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Friday, January 13, 2012

(2nd in a series of) Stepping Stones: "Say It With Certainty"

Song: It’s Only Rock’n’Roll (But I Like It)
Album: It’s Only Rock’n’Roll
Released: October, 1974

Confidence:
1. a feeling or consciousness of one's powers or of reliance on one's circumstances
2.  the quality or state of being certain: “They had every confidence of success”

A long-time USGS colleague of mine, Paul, is the son of a preacher man.  And for the most part he’s done his pulpit Pappy proud: Faith focused; a Ph.D. in groundwater hydrology; very hard worker; lovely family; conscientious; author of countless scientific publications.  Simply put he’s one of the good guys.  Yes, there's plenty of merit there.

Yet there is one thing the good reverend likely struggles to connect to his son’s many qualities:  Paul is a big time Rolling Stones fan. 

Paul and I talk often about the Stones, trying to keep abreast on the latest news around the band by tapping into one another’s sources.  Most recently for example, we’ve pontificated on Keith Richards’ 2010 book, “Life”, and the fallout from Keith’s unbridled and harsh critique of several others in the Stones inner circle. 

Inevitably, though, the conversation will sway to the band’s past, including Paul’s favorite Stones topic: The 1970 live album “Get Yer Ya-Ya's Out!”.   It’s clear he believes this to be the Stones at their boisterous best.  The album is loaded with the atmosphere around the band at that time, which plays out in a number of ways including; song selection; the live interpretation of such; and crowd participation (“paint it black you devils”).  If there’s a take-home message, it’s that you are listening to an event that does not lack in confidence.

Confidence is one thing this lot (The Stones and their fans) has never been short of.   Now, as Paul’s Dad could likely attest in sermon, confidence is not necessarily a virtuous trait. I mean, you can be absolutely confident about something and at the same time be absolutely wrong.  Then again, you can be absolutely right….or somewhere in between.  Regardless, confidence is all encompassing at a Stones show.  Who needs toastmasters and self-esteem seminars when the Rolling Stones role through town every 3 or 4 years. 

The Stones have released a plethora of studio songs throughout their history that over brim with a sense of confidence.  For me the top of that list would have to be It’s Only Rock and Roll (But I Like It).  Why do I find this song to be so confident?  Much of it has to do with what grabbed me in the first place:  The coda.  Rock musicians typically struggle to close a song and so often settle on just getting out alive.  The Stones go the opposite route here:  They do it in style. 

There are 2 riffs introduced during the home stretch of It’s Only Rock’n’Roll and the attached video  ( http://www.youtube.com/watch?v=YOMTnLHDWRA ) bears this out if you want to follow along with my time stamps.  The first new riff comes in at the 4:04 mark.  The second at the 4:26 mark.  The Stones flirt with both of these riffs earlier in the song, but each only becomes fluid at these 2 junctures near the end.  Either of these riffs could have been saved for some other song on some future album.  This is where confidence (bordering on hubris?) comes to play:  Few bands would let so much go in such seemingly willing fashion at such an inconsequential stage of a song.  Impressive.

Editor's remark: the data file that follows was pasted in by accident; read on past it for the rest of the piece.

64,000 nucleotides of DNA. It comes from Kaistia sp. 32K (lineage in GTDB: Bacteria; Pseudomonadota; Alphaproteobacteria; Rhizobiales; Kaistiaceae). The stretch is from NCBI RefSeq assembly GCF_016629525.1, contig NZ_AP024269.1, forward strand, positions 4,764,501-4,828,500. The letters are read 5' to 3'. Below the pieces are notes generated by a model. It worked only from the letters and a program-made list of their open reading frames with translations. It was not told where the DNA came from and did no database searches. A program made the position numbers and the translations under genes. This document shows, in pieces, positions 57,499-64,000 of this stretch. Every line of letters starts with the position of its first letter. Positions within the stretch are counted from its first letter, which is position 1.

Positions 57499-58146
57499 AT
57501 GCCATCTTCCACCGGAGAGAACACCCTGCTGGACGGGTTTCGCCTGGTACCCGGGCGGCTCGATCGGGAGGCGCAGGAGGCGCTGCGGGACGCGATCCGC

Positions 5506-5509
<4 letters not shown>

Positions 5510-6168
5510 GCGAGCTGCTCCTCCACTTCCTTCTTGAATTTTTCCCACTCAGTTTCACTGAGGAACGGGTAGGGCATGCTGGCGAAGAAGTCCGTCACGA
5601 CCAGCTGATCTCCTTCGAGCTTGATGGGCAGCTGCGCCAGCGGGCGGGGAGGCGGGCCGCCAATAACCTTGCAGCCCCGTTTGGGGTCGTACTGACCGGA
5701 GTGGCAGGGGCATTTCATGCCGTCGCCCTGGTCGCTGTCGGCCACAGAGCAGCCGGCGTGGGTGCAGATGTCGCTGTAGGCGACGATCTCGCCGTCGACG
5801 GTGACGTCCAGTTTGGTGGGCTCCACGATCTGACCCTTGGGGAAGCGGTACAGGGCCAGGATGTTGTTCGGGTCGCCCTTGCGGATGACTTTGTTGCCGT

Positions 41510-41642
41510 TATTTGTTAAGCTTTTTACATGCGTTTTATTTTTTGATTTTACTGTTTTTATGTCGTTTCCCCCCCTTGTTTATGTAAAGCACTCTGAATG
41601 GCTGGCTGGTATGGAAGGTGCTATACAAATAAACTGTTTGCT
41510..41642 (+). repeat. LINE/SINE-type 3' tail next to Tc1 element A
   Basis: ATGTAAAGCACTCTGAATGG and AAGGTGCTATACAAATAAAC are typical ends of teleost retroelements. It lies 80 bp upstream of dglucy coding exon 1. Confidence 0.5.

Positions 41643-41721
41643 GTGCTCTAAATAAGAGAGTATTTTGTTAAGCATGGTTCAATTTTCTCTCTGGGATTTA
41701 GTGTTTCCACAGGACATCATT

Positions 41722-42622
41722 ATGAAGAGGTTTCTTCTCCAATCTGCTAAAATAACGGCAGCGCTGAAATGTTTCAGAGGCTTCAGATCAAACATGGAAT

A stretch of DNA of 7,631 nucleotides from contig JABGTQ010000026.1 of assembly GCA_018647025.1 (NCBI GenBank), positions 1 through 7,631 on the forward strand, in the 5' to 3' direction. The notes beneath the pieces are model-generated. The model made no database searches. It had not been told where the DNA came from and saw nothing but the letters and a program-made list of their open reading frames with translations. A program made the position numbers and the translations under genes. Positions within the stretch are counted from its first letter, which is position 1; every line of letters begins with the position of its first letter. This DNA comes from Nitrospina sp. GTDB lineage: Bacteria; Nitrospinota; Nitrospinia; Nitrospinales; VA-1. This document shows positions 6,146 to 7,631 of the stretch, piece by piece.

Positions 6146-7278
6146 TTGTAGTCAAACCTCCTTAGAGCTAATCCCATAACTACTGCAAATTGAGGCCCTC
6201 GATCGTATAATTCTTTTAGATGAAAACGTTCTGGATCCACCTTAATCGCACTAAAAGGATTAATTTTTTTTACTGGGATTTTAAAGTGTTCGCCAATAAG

There are other great moments in this song as well, most of which come into play beyond the half way point, including:

Ø  The backing vocals “Yes I do” at several points, with an (as I interpret) exaggerated Cockney accent on the “do”. 
Ø  The short guitar lick before the bridge, just after “I said, can’t you see that this old boy has been a lonely” (2:24).  Great bands introduce a bridge with mood shifting guitar notes.
Ø  The 3 minute mark starts off a series of an all-ensemble “I know, it’s only rock and roll but I like it”.  The 2nd chant is followed by a “Woooo”.   This may be David Bowie (who was one of the many Brits to sing along here).  The 3rd chant is followed by Jagger’s “oooh yeah”.  Both utterances would be heard by the Stones from fans at their shows for many years to come during this section of the song:  A bit of spontaneity paving the path for future good times.
Ø  Mick Jagger exhaling “I like it” a series of times starting at 3:29.  I can’t recall anyone else ever singing like this.  Then, a slow re-intro of the guitar at Jagger’s 5th repeat of “I like it” followed by a slow build up of the backing vocals (“only rock’n’roll but I”) starting at the 6th repeat.

What a fun song.  Lot of swagger (Jagger swagger?). 

Finally, though the video link above should be used to follow along with the time stamps (it’s the official studio version), there was a one-off video that came out just after the release of It’s Only Rock’n’Roll   (http://www.youtube.com/watch?v=7wC5dL-mOok ).  This video is also a testament to the confidence of the Rolling Stones:  Like many of their videos, they have no problem spoofing on themselves here (and getting a kick out of it in the process).  The Stones also get a big kick out of watching Charlie disappear under a mound of soap suds.

-          Pete

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